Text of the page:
Then I realized, I easily could have. In fact, I have had days where, if there had been alcohol in the house, I know for certain I would have turned to liquid courage. It is precisely the inspiration that started me writing this column in the first place! Sitting unshowered, half dressed and at my wits end with screaming, inconsolable kids, I searched my mind for a fix to escape, relax and unwind. Through the grace of God, I used prayer and His mercy as my fix. I have since been able to rely on Him through the times I have felt like ripping every last one of my rapidly-turning-gray hairs from my head.

My husband and I do not drink. There’s not even a bottle of wine lying around our house. Are we prudes? Perhaps. I have a long line of alcoholics in my family, including my father, who, due to his unstable behavior and severe alcoholism has never met my children. I decided nearly a decade ago that, while I didn’t have a problem with alcohol, it was best to stay away from it all together. If there were clear lines in the sand that showed “this many drinks” (whether socially or habitually) means you are addicted, then there would be no such thing as alcoholics. Everyone would simply stay one drink away from the line. Since there are no clear lines in the sand, and given my family history and tendencies to fall into bad habits, I steer clear from the party beach. We make our own lame-fun parties with bean-bag tosses and monopoly.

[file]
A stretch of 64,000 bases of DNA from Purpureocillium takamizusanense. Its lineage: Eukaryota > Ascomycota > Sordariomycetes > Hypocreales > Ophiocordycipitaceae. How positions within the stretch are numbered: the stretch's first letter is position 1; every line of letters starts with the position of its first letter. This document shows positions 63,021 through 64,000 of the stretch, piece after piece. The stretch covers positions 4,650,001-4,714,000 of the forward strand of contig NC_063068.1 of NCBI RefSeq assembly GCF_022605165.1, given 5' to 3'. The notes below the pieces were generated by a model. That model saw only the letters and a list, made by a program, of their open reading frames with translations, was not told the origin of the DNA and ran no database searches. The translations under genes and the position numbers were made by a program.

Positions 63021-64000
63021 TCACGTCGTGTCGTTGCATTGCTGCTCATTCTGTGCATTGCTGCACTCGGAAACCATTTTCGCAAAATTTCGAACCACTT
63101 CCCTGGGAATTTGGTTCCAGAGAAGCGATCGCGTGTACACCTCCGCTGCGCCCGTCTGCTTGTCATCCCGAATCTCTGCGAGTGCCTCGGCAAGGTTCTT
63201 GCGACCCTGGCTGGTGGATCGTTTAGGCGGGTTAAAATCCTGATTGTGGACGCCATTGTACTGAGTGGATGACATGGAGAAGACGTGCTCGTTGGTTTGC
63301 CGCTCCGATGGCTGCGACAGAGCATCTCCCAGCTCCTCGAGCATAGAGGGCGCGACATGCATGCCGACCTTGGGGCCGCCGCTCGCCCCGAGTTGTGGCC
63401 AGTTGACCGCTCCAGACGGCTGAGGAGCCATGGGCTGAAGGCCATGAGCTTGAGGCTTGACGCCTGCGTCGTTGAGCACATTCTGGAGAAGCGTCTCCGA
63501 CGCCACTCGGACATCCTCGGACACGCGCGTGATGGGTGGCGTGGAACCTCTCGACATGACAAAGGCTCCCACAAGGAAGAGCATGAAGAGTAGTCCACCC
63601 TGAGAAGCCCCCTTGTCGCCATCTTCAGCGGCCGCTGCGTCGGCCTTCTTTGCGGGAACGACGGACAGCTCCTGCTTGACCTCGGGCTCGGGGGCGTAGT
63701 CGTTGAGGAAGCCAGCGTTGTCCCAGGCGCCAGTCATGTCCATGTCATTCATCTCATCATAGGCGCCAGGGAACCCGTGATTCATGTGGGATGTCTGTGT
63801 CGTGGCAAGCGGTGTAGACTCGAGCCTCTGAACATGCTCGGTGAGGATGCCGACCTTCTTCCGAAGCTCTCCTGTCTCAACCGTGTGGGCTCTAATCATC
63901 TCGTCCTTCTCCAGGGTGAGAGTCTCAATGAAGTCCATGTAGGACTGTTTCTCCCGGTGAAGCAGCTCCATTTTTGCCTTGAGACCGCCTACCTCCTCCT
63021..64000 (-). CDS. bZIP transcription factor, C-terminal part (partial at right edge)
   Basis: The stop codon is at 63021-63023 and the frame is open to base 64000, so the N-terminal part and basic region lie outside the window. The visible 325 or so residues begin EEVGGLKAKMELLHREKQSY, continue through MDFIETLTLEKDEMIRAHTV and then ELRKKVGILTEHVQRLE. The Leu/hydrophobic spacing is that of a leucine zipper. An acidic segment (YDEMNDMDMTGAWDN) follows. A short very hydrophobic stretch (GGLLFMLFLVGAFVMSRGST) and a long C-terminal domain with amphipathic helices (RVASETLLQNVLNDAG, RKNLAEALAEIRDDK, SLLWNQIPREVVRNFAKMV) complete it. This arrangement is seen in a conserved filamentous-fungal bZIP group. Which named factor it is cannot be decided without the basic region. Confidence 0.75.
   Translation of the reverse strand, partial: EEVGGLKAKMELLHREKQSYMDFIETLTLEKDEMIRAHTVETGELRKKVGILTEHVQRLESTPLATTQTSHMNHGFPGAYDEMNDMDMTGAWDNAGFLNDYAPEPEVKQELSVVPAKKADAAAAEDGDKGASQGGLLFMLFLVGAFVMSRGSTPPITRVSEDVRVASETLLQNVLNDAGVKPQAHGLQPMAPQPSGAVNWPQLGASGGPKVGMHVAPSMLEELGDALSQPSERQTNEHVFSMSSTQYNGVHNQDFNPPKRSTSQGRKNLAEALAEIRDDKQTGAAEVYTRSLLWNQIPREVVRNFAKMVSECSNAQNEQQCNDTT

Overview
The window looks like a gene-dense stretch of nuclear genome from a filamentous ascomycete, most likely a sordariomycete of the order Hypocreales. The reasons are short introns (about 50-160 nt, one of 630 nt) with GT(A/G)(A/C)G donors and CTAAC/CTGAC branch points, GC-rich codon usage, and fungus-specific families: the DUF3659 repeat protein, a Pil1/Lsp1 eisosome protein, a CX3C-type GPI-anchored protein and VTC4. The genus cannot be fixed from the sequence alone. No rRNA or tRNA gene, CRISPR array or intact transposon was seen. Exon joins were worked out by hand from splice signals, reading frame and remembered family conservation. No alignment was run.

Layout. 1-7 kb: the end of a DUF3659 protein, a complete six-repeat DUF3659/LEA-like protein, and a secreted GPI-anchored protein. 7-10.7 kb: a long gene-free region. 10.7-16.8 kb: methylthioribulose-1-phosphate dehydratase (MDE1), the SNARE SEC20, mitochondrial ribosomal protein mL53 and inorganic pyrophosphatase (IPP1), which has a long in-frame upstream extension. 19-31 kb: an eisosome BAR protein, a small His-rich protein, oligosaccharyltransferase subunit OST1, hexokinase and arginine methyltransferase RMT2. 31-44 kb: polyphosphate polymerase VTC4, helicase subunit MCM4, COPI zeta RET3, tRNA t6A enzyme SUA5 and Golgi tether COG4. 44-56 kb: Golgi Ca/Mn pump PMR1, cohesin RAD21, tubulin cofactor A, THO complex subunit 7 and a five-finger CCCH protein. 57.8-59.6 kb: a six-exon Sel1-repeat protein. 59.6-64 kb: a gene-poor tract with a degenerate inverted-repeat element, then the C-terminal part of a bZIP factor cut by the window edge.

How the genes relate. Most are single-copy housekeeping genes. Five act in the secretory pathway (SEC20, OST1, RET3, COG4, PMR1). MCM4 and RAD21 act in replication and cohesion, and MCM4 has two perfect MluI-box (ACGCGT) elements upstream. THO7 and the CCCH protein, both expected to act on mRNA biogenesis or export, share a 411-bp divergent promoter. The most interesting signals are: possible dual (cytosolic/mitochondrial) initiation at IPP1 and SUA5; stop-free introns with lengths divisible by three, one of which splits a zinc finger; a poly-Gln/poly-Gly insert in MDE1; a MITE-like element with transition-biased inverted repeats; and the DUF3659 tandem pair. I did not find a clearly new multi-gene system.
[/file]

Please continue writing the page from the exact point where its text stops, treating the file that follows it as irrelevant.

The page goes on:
It is through God’s mercy that I am not one of those closet alcoholic mommies featured on 20/20. Instead of using humor and cocktails to cope with the struggles of mamahood, I use humor and faith. I write this column, in part, hoping to inspire others to do the same.